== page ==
Style and Technique

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Ernest J. Gaines is a master of the dialect of his home region of southern Louisiana, and he uses this skill to good advantage in “The Sky Is Gray.” His use of the point of view and language of an eight-year-old boy, who narrates the story in his own words,...

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Ernest J. Gaines is a master of the dialect of his home region of southern Louisiana, and he uses this skill to good advantage in “The Sky Is Gray.” His use of the point of view and language of an eight-year-old boy, who narrates the story in his own words, is also an important stylistic device. The conversation between the preacher and the student that occurs in the dentist’s office, for example, is presented without comment on the boy’s part, because James lacks the intellectual capacity to analyze or even fully understand the significance of all that he sees and experiences. Abstractions such as the question of God’s existence are beyond his intellectual range, so he simply repeats the dialogue as he heard it. Thus, the narrative is straightforward and simple; Gaines’s themes and meanings are implicit rather than explicit, shown rather than told.

The effective integration of language, theme, and narrative voice makes this story an excellent example of the literary realism for which Gaines is justly respected by critics and reviewers.

Historical Context

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Race and Rights
Gaines’s story is meant as more than an entertainment; it is meant as a critique of the racial injustice he experienced as a boy made vivid again by a visit to Louisiana in 1968. Understanding ‘‘The Sky is Gray’’ requires that one not only understand something about the Louisiana of the 1930s and 1940s but also understand what was happening with regard to race in the United States during the 1960s, because the events of what later came to be called ‘‘the Civil Rights era’’ made a substantial and lasting impression on Gaines, one that can be seen not too far beneath the surface of ‘‘The Sky is Gray’’ in the person of the student and in the story’s preoccupation with racial inequality.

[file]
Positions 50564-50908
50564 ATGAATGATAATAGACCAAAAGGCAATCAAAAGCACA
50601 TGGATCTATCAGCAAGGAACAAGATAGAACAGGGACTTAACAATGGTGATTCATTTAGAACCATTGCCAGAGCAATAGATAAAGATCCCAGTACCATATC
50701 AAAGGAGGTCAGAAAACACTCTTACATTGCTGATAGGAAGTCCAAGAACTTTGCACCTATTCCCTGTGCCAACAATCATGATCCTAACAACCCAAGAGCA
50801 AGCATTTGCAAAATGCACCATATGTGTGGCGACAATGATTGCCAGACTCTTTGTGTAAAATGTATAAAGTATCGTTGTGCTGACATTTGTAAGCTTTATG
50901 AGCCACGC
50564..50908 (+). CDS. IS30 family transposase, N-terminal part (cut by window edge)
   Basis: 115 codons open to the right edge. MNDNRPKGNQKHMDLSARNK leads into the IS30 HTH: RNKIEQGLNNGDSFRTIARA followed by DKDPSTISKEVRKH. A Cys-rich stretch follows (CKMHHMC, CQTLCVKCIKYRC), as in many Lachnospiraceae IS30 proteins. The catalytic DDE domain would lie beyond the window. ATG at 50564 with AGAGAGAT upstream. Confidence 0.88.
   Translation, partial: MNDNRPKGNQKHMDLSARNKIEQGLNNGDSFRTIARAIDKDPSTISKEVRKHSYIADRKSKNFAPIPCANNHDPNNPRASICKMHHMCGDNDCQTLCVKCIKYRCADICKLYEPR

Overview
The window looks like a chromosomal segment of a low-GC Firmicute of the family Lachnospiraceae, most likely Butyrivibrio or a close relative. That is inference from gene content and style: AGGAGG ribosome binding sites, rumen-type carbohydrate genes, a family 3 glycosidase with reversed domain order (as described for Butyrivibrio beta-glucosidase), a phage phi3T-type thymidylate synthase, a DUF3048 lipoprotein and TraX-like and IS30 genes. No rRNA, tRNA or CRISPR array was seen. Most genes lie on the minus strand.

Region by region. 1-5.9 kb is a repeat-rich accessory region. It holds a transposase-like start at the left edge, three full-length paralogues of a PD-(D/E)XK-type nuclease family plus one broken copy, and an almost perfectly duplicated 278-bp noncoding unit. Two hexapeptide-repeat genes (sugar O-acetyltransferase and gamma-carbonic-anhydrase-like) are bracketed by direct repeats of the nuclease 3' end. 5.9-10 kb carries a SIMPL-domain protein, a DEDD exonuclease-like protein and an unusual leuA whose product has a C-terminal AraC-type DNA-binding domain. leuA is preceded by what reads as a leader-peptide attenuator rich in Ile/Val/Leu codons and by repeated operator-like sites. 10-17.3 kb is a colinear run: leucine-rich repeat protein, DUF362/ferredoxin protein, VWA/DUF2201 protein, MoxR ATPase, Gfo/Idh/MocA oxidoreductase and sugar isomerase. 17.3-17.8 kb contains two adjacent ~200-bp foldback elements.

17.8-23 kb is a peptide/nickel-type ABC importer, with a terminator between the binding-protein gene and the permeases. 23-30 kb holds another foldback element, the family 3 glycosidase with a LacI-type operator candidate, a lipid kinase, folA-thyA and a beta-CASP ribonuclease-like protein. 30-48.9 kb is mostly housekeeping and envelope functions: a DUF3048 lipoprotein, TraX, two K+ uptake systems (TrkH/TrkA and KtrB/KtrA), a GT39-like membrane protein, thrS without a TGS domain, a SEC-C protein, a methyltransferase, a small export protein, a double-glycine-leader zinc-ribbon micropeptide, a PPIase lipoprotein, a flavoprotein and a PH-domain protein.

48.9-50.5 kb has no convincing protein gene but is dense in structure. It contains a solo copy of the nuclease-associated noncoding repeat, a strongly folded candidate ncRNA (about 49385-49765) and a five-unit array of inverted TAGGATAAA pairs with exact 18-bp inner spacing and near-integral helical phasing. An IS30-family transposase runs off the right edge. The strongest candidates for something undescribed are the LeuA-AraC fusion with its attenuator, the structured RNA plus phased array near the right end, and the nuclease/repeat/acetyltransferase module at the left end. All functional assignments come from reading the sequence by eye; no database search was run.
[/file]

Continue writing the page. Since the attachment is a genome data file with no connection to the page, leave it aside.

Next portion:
While precisely dating the start of an era is difficult, most agree that the beginning of the Civil Rights era can be dated to John F. Kennedy’s election in 1961 as this country’s 35th and youngest President, and with the United Nation’s decision that same year to condemn the South African apartheid. Two years later, in 1963, the conflicts began in earnest, with riots and acts of racial brutality against demonstrators in Birmingham, Alabama, culminating with Martin Luther King’s being jailed in Birmingham. In response, later that year, 200,000 Americans, black and white, joined together in a ‘‘freedom march on Washington’’ to demonstrate. But the American consciousness was jolted away from these events by Kennedy’s assassination on November 22, 1963, and by events abroad, principal among these being the escalation of what would become the Viet Nam war.

It is important to recall that the Civil Rights era coincided with the casting off of imperial control by a series of African countries. In 1964, for example, Zanzibar and Tanganyika came together to form Tanzania, expelling a sultinate, while Zambia was formed out of Northern Rhodesia’s ashes by Kenneth Kaunda the same year that Kenya became a republic under Jomo Kenyatta. Also in 1964, a white minority in Southern Rhodesia elected as Premiere, Ian Smith, under whose leadership Rhodesia managed to postpone representative government for another two decades. Overall, however, the move away from colonial entanglements was stronger than the ties that bound African countries to their colonial powers, and the move toward home rule was unstoppable. This did not go unnoticed in the United States, particularly among black leaders who read with interest books like Jomo Kenyatta’s Facing Mount Kenya.

In 1965, Malcolm X was assassinated in New York and outbreaks of anti-black violence occurred in Selma, Alabama, including Ku Klux Klan shootings and Martin Luther King leading a procession of 4,000 in a protest march from Selma to Montgomery. In Los Angeles, race riots in Watts resulted in 35 deaths, the arrest of 4,000, and $40 million in property damage. In 1968, the same year that Gaines’s Bloodline was published, Reverend Martin Luther King himself was assassinated in a Memphis hotel.

Literary Style

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Point of View
‘‘The Sky is Gray’’ is told entirely from the point of view of the eight-year old narrator, James. Consequently, the reader is limited to what James observes and understands. Though he can accurately recall the words of the student in the dentist’s office that lead up to the student being hit by the preacher, he cannot understand the argument in which they are engaged (‘‘She just looks at him like she don’t know what he’s talking ’bout. I know I don’t.’’). The limitations imposed on the narrative by an eight-year-old narrator are more obvious when he tries, unsuccessfully, to understand his mother’s frequent mood changes or her mysterious decisions to fight or flee at each of the stations of mood the narrative visits.